by Meg Huby and Jonathan Bradshaw
Almost a quarter of households in England and Wales suffered from water poverty in 2009/10 and if water charges continue to rise more quickly than inflation, the extent of water poverty could more than double by 2033. This is causing problems both for low-income families, who find that water costs are putting ever more pressure on household finances, and for the water companies, who face increasing losses of revenue through non-payment.
Since water privatisation in 1989, water prices have been increasing faster than both inflation and average earnings. As the graph below shows water and related charges have risen faster than overall consumer prices (though less than fuel and lighting). This has posed particular problems for families on benefits as benefit increases have been pegged to the Consumer Prices Index.
Movement in water compared to CPI and other costs
With the costs of supplying clean water rising as a result of climate change, extreme weather events and an ageing infrastructure, water prices are set to continue to outstrip prices and earnings.
The main threshold used by the water industry, the regulator, consumer groups and government to determine when water consumption is problematic for households is when they spend more than 3 per cent of their household income on water costs. This threshold is taken as a measure of water poverty. Studies have found that households who spend more than between 3 and 5 per cent of household income on water bills find problems in paying their bills.
In a study on Water Poverty in England and Wales prepared for the Family Resources User Group, we found that in 2009-10 nearly a quarter of households (23.6%) were spending more than 3 per cent of their disposable income on water. Water poverty was much higher amongst single adult and lone parent households (an average of 40%) than among couples and multi-unit households (with an average of 14%). One-adult households spend 7.2% of their income on water payments compared to 3.6% spent by other households.
Water poverty rates were also much higher among households dependent on benefits: 46.6% compared with 18.8 % for those not on benefits. Having a water meter reduces rates of water poverty, primarily because bills are lower(on average by £1 a week).
Calculating the risks of water poverty, households with only one adult have are almost four times more likely to be in water poverty than larger households; those receiving benefits are three times more likely than non-benefit households; but metered households are only half as likely to be water-poor as others. One-adult households in receipt of benefits without a water meter have the highest probability of being in water poverty with almost seven out of ten in water poverty. In contrast, larger households not on benefits and paying for water on a metered basis have the lowest risk with only eight out of a 100 at risk of being water poor.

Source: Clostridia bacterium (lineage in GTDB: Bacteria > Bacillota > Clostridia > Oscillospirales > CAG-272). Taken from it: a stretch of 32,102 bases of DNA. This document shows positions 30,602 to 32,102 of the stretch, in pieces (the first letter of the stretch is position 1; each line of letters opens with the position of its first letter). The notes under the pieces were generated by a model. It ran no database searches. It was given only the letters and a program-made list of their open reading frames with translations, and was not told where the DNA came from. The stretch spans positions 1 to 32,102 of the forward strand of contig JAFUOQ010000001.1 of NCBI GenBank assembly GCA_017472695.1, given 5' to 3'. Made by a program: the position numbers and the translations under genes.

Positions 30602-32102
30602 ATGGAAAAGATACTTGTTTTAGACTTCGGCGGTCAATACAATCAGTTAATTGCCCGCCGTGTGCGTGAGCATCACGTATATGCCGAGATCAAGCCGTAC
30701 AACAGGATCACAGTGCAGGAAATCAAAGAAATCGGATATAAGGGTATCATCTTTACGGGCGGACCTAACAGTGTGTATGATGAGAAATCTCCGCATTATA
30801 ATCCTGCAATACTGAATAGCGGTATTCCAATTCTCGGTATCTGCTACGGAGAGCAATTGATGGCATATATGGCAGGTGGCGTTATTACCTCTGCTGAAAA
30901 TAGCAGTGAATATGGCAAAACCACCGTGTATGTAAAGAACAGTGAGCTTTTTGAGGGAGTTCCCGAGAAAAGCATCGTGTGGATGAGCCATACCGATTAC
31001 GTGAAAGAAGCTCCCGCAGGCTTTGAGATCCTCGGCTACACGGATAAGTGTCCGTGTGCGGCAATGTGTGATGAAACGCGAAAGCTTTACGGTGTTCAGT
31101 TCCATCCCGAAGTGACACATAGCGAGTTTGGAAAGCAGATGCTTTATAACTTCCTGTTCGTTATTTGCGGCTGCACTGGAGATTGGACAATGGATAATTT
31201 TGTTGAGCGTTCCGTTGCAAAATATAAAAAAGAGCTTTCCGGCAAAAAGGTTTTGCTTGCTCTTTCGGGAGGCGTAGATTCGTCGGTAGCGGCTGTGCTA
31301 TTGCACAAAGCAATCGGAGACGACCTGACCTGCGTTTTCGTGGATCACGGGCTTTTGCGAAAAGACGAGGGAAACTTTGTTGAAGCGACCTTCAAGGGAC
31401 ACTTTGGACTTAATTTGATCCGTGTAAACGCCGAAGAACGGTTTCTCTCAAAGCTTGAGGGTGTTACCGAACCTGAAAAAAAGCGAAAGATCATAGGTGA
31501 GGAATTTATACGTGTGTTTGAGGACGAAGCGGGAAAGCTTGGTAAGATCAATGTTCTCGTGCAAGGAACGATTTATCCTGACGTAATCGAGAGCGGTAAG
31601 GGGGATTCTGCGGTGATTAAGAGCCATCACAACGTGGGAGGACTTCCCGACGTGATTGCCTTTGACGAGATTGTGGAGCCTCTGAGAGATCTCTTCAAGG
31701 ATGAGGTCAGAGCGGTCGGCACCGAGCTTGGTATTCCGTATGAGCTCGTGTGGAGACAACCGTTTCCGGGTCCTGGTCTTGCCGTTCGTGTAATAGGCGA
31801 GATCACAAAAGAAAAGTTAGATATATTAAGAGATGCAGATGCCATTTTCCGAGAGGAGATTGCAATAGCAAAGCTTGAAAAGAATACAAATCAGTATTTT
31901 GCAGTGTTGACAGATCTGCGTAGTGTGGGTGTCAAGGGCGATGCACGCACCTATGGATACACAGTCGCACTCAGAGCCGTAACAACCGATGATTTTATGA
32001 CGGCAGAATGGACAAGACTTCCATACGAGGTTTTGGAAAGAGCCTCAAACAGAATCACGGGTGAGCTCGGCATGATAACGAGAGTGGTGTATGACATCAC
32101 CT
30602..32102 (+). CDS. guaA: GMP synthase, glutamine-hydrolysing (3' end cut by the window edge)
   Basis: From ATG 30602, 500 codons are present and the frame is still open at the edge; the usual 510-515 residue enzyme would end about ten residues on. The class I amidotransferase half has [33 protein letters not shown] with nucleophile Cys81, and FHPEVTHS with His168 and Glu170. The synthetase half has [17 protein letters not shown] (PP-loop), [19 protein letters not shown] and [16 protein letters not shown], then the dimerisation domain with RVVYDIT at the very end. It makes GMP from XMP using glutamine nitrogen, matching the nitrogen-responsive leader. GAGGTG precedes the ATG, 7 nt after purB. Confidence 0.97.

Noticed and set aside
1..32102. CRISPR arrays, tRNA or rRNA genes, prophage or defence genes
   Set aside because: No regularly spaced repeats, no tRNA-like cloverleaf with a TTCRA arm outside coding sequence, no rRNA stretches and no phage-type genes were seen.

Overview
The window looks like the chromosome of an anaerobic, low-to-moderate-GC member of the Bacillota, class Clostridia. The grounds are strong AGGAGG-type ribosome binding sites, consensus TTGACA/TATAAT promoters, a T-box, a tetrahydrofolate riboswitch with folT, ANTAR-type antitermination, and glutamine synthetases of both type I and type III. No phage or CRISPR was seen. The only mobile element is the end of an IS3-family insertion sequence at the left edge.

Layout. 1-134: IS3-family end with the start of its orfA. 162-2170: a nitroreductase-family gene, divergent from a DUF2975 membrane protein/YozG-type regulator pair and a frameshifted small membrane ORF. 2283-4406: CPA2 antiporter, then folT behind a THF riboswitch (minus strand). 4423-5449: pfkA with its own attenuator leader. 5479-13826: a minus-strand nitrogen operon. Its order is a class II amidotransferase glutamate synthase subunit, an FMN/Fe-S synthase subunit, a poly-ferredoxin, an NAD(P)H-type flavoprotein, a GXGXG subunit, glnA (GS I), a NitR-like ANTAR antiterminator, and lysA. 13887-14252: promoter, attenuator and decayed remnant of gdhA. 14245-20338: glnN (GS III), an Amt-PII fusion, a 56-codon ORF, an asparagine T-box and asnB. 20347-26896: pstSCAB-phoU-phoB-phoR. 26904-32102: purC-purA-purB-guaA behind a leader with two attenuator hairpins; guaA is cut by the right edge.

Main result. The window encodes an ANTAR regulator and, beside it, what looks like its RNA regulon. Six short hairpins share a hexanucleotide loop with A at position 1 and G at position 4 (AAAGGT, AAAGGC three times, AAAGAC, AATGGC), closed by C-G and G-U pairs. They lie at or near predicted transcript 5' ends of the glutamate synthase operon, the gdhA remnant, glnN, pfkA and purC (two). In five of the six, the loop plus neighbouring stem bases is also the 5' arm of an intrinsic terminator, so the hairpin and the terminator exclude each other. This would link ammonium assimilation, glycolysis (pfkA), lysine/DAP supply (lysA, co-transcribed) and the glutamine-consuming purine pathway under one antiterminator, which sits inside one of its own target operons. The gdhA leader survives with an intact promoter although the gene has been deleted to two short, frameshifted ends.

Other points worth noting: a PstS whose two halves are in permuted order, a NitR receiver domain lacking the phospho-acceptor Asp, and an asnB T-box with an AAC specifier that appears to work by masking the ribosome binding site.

If water prices go on rising faster than the overall CPI and there is no change to the benefits uprating formula, the proportion of income spent on water bills will rise for low income households, and rates of water poverty will increase. Modeling a range of simple scenarios for the period from 2009-10 to 2033 found that:
· If there were no increase in water bills from 2009-10 levels then the water poverty rate would remain at 23.6 per cent using the 3% water poverty threshold.
· If water bills increased by 3 per cent per year more than income then by 2033 the water poverty rate would affect more than half of all households (53.7%) at the 3% threshold.
A reduction in water poverty will require an increase in the incomes of those at risk, or a reduction in their water bills (or both). Targeting households through the benefits system is problematic, not least because water poverty is not restricted to benefit-dependent households.
Greater use of metering would help. Although metered households currently have lower bills than others, metering in itself does not reduce water charges, though it should increase awareness of the value of water leading to reduced consumption. Even if metered households reduce their consumption, the extent to which their bills decrease depends on the charging tariffs in place. At present, households with low usage and high rateable values would have lower water bills if they paid on a metered basis. Larger families with higher usage are less likely to benefit from a switch under current tariff systems.
Nevertheless, universal metering would seem to be a necessary first step through the scope it offers for tariff adjustments. Current tariffs are mainly regressive, with small consumers paying more for each unit of water used. Yet they could be made more progressive so that high users pay more. Trials are already taking place to assess the potential impacts of rising block, seasonal and peak seasonal tariffs. Under rising block tariffs, the high volumetric rates paid for luxury high use could be used to subsidise very low rates for low levels of essential water use or unavoidably high use by low income households.
It is in water companies’ own interests to take action. If affordability problems increase as predicted, non-payment of water bills will lead to increasing loss of revenue. Debt in the water industry is currently three times higher than in the energy sector. In June 2012 the Government proposed that water companies should introduce social tariffs based on ability to pay. They will be asked to select customers most at risk and offer them discounts. It is, however, unclear how companies can select such customers. Progressive charging tariffs would seem to be a more feasible option.
Meg Huby and Jonathan Bradshaw are based at the University of York
Further details of this study can be found in Water Poverty in England and Wales.